College-bound students celebrate at the Civic Auditorium

Former First Lady Michelle Obama--introduced by late-night host Conan O'Brien as "your First Lady forever"--delivers live-streamed remarks from UCLA's Pauley Pavilion.
Undergraduate Admissions Office tour guides brought big smiles to College Signing Day.
UCSC's Bollywood dance team Kahaani performed for the crowd.

More than 200 students from regional high schools attended a first-ever UC-sponsored celebration for college-bound students at the Santa Cruz Civic Auditorium on Wednesday (May 1, 2019).

The event was part of College Signing Day, a national celebration spearheaded by former First Lady Michelle Obama, whose address from UCLA was live-streamed to more than 3,000 venues across the country.

Reach Higher, Obama's college access and success initiative, focuses on inspiring high school seniors and community college transfer students—especially first-generation and low-income students—to achieve their educational and career goals.

"Like me, you were told you weren't college material," Obama told an energized crowd in Pauley Pavilion at UCLA. "You were setting your sights too high. They told me I wanted too much—I should dream a little smaller."

A Princeton graduate, Obama encouraged her national audience of 600,000 students to brace for more negativity, but to never let the "haters" get the best of them.

"Ask yourself whether you are going to believe the haters, or whether you're going to believe the honest truth of your own story," she said. "That's what you've done to be here today. You've told all those doubters they'd better make room!"

Obama's remarks were met with enthusiasm in Santa Cruz. Students from 16 regional high schools were invited to attend the event, which was a collaborative effort put on by UCSC's Educational Partnership Center (EPC), Office of Admissions, and Division of University Relations. Students accepted to UCSC from 13 regional community colleges were also invited, said EPC Executive Director Maria Rocha-Ruiz.

Keynote speaker Alegra Eroy-Reveles, an assistant teaching professor of chemistry and biochemistry, described her own path from Watsonville High School to UC Santa Cruz and a doctorate in chemistry. She offered tips for success, including "ask for what you need," "do what you love," and "always do your best."

"There are people on campus who want to help you," she said. "They want you to be successful."

As part of the program, students were invited to introduce themselves, declare where they will enroll in the fall, and mention their career goal. Dozens of students joyfully proclaimed their intention to enroll at schools from Cabrillo College to Cornell University, and their pursuit of careers in science, law, education, social work, medicine, technology, and business.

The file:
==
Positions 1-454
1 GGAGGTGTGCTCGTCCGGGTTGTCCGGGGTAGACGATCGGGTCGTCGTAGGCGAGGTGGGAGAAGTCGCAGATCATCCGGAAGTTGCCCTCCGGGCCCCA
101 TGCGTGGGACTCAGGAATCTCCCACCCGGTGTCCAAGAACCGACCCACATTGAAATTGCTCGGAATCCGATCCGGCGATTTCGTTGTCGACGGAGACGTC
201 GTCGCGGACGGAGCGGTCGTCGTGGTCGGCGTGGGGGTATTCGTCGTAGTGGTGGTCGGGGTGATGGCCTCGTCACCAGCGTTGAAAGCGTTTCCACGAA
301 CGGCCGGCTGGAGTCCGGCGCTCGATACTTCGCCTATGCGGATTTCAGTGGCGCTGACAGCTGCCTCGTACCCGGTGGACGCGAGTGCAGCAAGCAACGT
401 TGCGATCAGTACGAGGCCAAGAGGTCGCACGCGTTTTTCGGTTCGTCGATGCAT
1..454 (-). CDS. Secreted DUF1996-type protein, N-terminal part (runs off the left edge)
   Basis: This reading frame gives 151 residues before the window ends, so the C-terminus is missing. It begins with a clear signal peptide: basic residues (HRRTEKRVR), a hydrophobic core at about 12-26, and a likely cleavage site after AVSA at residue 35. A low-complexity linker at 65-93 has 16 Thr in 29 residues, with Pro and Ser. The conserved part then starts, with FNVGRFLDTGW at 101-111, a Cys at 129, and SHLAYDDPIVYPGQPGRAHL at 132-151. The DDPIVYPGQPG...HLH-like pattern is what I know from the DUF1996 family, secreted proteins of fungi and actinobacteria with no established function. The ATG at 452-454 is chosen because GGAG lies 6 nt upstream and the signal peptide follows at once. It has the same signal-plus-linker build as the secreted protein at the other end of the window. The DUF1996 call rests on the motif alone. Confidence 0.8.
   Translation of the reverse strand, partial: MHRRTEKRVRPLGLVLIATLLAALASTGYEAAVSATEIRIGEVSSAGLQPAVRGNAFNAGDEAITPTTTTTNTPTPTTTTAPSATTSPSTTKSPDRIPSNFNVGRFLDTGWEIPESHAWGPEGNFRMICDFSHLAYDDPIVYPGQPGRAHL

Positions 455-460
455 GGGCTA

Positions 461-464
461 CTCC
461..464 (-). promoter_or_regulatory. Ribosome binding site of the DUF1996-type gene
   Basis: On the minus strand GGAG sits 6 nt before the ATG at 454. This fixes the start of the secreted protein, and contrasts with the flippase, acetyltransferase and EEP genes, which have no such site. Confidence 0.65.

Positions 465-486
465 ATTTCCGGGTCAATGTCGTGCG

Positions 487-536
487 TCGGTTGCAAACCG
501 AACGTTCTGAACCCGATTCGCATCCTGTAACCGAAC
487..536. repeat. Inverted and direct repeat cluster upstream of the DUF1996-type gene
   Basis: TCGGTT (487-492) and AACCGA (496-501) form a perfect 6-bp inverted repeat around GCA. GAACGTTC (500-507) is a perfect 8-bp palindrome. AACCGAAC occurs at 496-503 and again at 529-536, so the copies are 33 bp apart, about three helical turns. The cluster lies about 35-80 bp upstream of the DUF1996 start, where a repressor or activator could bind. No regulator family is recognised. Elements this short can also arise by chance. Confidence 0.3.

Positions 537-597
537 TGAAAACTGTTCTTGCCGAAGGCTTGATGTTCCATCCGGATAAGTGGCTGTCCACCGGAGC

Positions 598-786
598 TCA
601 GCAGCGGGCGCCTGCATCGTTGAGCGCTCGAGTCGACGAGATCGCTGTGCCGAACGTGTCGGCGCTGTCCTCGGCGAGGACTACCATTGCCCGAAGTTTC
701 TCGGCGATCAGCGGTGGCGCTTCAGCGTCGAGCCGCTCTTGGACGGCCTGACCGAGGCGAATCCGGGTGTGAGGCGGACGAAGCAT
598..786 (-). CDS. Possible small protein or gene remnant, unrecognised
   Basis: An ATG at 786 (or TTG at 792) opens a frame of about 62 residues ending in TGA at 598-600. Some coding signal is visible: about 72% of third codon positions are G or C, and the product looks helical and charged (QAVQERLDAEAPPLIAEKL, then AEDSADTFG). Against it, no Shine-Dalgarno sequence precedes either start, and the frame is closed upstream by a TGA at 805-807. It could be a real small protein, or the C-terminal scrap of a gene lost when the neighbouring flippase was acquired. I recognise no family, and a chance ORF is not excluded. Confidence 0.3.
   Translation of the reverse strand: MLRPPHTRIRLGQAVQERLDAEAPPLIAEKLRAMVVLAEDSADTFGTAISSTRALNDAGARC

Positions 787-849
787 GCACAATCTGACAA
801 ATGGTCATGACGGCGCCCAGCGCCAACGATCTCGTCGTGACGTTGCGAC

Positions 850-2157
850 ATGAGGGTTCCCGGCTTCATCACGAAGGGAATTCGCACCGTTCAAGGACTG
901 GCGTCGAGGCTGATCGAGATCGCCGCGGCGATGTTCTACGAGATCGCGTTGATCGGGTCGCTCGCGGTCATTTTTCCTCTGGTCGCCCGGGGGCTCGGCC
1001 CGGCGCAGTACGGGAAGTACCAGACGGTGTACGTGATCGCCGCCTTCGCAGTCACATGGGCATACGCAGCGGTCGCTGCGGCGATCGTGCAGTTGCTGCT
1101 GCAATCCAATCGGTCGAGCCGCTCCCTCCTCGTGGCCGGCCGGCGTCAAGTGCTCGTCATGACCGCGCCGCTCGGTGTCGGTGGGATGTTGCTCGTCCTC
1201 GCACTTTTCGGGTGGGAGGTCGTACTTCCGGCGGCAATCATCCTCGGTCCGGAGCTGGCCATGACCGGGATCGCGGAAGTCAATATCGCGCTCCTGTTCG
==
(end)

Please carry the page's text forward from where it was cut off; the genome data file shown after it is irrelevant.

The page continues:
Nelson Ramirez plans to study computer science and gaming at UC Santa Cruz, but the Harbor High School senior said he's leaving open his options to add psychology, writing, and journalism. Fellow Harbor High student Cristina Vargas plans to major in biology at UCSC, aiming toward a career in veterinary medicine. "I'll be living at home, so I'm going to join the cheer team and Latinx organizations to make friends," she said. "My family is here, and I enjoy this area. And I like my financial aid package."

Megan Harp, who plans to major in film and digital media at UCSC, will enroll as a junior transfer after completing two years at Gavilan College in Gilroy. She attended the event with her mother—and was happy to win a microwave oven during the raffle. Reach Higher, Obama's organization, provided mini grants that funded raffle prizes, including six laptop computers, a microwave oven, bedsheets, and two autographed copies of Obama's bestselling memoir, Becoming.

Obama wore a cropped Compton College t-shirt, black jeans, and sneakers at the UCLA event, saying, "I wanted to give our community colleges a little extra love. We are fortunate in this country to have an amazing community college system."

Obama's inclusive message honored the choices made by those choosing trade school, the military, community college, or a four-year university. "It's the best investment you can possibly make, she said.

She admonished the crowd to ask for help--for tutors and counselors--and "make those professors teach you!" "You have to build a community for yourself," she said. "You guys have to have a posse of support."

"If you stumble… I want you to get back up," said Obama. "It's not the failure, it's the ability to bounce back from the failure. That's what makes you a true champion."